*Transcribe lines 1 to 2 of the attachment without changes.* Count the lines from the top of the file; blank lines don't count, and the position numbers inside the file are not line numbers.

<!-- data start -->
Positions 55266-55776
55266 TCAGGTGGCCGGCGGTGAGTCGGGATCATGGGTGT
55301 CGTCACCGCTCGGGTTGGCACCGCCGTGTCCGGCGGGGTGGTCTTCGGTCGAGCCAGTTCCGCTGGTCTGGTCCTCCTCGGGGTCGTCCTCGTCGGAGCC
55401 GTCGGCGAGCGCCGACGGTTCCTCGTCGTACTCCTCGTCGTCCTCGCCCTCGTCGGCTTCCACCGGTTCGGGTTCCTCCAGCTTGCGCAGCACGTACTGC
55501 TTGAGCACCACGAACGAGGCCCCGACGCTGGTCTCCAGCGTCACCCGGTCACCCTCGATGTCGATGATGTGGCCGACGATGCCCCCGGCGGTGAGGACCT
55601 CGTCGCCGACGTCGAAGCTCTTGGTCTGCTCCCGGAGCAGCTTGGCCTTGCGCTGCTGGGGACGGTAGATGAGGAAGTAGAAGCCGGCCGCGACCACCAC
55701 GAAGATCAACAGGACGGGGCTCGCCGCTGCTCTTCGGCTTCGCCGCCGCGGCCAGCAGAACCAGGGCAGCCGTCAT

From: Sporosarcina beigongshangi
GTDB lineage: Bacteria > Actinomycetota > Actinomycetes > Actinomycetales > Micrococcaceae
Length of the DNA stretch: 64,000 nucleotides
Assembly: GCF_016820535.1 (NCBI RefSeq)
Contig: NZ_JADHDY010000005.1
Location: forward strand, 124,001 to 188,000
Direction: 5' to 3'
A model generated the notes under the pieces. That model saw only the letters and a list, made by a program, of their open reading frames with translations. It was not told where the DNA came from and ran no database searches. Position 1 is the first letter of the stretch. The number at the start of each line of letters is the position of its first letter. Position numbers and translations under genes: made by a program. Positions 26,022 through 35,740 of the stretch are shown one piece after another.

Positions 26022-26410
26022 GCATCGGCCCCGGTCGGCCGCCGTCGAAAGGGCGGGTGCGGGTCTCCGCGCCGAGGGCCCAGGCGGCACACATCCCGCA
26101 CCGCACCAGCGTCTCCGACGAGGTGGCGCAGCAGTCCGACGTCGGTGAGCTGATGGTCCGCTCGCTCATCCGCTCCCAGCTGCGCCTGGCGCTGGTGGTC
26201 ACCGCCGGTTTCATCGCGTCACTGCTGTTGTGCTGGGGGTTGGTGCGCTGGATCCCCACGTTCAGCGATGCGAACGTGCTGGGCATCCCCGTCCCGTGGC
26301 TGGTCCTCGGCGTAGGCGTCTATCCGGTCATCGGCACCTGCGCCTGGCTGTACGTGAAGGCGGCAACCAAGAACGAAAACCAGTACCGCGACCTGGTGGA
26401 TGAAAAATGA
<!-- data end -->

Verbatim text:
Positions 55266-55776
55266 TCAGGTGGCCGGCGGTGAGTCGGGATCATGGGTGT